Nipah virus (NiV) infection is a newly emerging zoonosis that causes severe disease in both animals and humans and at present, there is no vaccine or drugs to combat the Nipah virus infection.
Nipah virus (NiV), an RNA virus belonging to Paramyxovidae family was first seen in an outbreak involving severe respiratory illness in pigs and encephalitic disease in humans in Kampung Sungai Nipah in Malaysia (1998) and later in Singapore in 1999.
NiV has been identified periodically in eastern India. Fruit bats of the Pteropodidae family are the natural host for NiV. It can be transmitted from animals (bats and pigs) to humans and can be transmitted from human-to-human.
Initial signs and symptoms of NiV infection are non-specific. In human, it may cause asymptomatic infection, acute respiratory infection and fatal encephalitis. People infected with NiV develop influenza-like symptoms of fever, headaches, myalgia, vomiting and sore throat. Severe cases might progress to encephalitis and seizures to come within 24-48 hrs. The typical incubation period lasts for 4-14 days, incubation periods as long as 45 days have been reported earlier.
Although many patients make full recovery but up to 20% may show long-term residual neurologic disorders (including seizures and personality disorders). Relapse or relayed onset encephalitis may be seen in a small fraction of patients.
Currently, there are no drugs or vaccines available for NiV infection. Case fatalities are estimated at 40-75% depending on the surveillance and subsequent management.
NiV infection can be prevented by avoiding exposure to sick pigs and bats in endemic areas. Risk of human to human transmission can be reduced by avoiding close contact with the infected people. Avoidance of contact and droplet precautions in addition to standard measures are recommended for healthcare settings. If an outbreak is suspected, the animal premises should be quarantined immediately. Culling of infected animals – with close supervision of burial or incineration of carcasses may be necessary to reduce the risk of transmission to people. Restricting or banning the movement of animals from infected farms to other areas can reduce the spread of the disease.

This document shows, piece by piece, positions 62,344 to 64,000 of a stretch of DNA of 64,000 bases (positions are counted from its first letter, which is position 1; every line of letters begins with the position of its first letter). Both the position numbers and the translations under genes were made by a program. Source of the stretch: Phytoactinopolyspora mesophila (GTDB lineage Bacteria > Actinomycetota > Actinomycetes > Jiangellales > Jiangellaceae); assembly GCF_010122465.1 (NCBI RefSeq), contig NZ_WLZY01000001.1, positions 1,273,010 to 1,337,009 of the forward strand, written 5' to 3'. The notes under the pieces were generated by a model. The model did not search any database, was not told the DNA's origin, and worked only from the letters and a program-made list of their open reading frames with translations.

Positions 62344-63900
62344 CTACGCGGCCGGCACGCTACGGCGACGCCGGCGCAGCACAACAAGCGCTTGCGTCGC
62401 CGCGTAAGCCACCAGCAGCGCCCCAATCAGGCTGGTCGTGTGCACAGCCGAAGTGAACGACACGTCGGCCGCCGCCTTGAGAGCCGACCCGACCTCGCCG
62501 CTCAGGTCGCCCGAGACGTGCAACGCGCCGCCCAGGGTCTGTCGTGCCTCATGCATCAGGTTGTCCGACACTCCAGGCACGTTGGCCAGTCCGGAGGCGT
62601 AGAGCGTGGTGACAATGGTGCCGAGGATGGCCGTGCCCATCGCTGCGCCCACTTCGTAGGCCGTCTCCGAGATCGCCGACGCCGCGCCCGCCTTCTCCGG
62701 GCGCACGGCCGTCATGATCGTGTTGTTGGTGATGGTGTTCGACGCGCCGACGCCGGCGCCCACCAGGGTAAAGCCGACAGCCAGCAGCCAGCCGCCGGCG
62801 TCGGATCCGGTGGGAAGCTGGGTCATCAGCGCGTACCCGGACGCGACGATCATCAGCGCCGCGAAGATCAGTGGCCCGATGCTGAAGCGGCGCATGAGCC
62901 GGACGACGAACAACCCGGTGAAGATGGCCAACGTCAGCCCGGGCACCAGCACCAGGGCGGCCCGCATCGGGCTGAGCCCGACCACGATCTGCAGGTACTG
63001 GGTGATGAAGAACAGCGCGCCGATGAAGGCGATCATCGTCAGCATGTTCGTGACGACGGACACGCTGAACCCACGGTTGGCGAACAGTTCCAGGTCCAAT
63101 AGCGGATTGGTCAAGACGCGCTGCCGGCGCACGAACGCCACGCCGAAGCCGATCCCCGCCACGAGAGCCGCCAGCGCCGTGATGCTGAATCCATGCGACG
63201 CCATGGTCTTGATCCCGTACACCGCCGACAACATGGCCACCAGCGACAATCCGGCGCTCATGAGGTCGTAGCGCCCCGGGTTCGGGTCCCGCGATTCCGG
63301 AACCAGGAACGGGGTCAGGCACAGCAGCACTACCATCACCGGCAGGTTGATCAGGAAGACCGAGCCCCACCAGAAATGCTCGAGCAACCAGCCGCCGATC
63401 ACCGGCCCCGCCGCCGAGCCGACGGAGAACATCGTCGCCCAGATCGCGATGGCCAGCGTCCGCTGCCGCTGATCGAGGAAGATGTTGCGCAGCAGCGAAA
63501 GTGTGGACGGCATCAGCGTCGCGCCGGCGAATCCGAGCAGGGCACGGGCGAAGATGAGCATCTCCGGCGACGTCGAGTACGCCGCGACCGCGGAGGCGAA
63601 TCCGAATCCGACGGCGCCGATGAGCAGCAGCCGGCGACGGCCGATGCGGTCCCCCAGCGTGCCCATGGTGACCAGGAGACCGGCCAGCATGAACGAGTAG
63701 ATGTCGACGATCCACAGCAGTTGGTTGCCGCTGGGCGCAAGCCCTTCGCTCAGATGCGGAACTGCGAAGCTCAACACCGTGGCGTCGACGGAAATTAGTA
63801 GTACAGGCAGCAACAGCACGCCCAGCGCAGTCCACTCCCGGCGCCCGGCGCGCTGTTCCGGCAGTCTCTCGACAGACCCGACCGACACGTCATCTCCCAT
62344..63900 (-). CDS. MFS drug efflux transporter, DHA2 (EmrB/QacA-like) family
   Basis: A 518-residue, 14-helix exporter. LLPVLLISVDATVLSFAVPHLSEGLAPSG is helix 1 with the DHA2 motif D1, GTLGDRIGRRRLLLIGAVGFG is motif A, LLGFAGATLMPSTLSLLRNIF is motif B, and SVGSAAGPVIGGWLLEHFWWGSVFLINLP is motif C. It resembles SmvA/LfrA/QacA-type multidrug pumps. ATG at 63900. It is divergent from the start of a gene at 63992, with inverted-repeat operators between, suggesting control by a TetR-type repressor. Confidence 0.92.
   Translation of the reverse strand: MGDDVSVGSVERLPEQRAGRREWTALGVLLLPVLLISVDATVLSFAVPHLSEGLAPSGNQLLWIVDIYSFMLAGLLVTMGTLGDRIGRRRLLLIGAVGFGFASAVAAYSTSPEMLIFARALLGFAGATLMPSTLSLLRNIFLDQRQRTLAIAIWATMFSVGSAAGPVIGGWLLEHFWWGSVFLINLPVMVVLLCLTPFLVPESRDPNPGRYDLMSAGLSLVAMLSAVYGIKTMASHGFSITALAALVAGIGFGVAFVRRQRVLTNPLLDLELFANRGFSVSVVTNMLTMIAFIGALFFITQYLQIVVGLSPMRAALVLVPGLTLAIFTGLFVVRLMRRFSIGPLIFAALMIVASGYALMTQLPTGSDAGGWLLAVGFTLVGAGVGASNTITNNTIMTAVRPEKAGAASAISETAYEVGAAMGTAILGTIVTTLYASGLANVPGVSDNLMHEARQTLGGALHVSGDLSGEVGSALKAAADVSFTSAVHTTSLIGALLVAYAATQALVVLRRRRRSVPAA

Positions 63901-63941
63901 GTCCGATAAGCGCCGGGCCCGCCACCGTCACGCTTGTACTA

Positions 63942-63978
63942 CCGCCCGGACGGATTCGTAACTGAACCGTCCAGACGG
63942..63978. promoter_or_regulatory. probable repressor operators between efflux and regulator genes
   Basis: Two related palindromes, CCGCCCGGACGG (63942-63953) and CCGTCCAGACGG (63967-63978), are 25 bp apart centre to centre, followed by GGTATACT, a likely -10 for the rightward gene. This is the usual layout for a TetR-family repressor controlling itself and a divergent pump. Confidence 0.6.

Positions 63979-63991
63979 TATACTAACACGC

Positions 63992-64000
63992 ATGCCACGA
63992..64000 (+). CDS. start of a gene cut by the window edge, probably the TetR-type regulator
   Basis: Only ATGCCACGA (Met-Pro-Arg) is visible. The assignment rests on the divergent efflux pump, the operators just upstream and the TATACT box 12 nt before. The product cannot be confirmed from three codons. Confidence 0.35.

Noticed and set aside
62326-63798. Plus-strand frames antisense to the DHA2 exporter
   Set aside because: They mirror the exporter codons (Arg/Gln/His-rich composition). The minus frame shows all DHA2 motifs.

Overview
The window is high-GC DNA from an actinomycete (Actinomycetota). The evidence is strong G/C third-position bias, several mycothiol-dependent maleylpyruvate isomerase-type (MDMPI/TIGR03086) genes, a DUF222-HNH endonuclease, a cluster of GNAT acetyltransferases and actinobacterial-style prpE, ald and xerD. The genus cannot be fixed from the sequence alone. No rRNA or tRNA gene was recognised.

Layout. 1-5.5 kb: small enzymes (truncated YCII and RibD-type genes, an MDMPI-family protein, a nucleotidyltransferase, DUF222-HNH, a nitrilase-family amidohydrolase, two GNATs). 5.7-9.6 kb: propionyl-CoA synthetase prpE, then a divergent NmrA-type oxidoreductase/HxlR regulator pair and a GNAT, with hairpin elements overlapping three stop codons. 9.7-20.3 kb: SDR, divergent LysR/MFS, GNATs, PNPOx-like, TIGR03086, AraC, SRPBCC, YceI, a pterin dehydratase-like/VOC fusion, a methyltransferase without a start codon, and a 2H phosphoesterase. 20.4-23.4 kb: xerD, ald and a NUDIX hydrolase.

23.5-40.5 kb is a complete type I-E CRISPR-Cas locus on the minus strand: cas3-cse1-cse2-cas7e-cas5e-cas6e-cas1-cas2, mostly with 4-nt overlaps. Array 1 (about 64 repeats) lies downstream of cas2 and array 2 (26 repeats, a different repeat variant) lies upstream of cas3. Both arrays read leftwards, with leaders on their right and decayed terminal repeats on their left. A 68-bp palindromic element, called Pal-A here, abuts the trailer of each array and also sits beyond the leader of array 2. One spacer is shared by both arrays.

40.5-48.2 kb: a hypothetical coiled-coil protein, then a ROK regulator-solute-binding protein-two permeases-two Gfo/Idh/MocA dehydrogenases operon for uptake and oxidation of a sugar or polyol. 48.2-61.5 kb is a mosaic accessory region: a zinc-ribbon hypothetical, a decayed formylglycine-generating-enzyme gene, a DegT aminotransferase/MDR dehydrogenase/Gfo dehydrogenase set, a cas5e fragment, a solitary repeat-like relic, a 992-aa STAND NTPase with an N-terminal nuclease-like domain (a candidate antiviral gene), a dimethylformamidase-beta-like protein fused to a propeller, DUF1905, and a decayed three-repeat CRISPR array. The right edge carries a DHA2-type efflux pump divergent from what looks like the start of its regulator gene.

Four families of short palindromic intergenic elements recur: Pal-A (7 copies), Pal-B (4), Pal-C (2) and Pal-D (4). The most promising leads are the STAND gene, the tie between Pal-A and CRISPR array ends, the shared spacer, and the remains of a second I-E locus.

In the absence of a licensed vaccine, the only way to reduce infection in people is by raising awareness of the risk factors and educating people about the measures they can take to reduce exposure to and decrease infection from NiV.
Public health education messages should focus on the following:
- Reducing the risk of bat-to-human transmission
- Reducing the risk of animal-to-human transmission
- Reducing the risk of human-to-human transmission
The southern state of Kerala is currently experiencing an outbreak of Nipah virus which has claimed nearly 10 lives in the past 2 weeks.
Key facts summarised regarding the virus:
- Nipah virus is an RNA virus that is part of the Paramyxovidae family that was first identified as a zoonotic pathogen after an outbreak involving severe respiratory illness in pigs and encephalitic disease in humans in Malaysia and Singapore in 1998 and 1999.
- Nipah virus can cause a range of mild to severe disease in domestic animals such as pigs.
- Nipah virus infection in humans causes a range of clinical presentations, from asymptomatic infection (subclinical) to acute respiratory infection and fatal encephalitis.
- Nipah virus can be transmitted to humans from animals (bats, pigs), and can also be transmitted directly from human-to-human.
- Fruit bats of the Pteropodidae family are the natural host of Nipah virus.
- There is no treatment or vaccine available for either people or animals. The primary treatment for humans is supportive care.
- Nipah virus is on the WHO list of Blueprint priority diseases.
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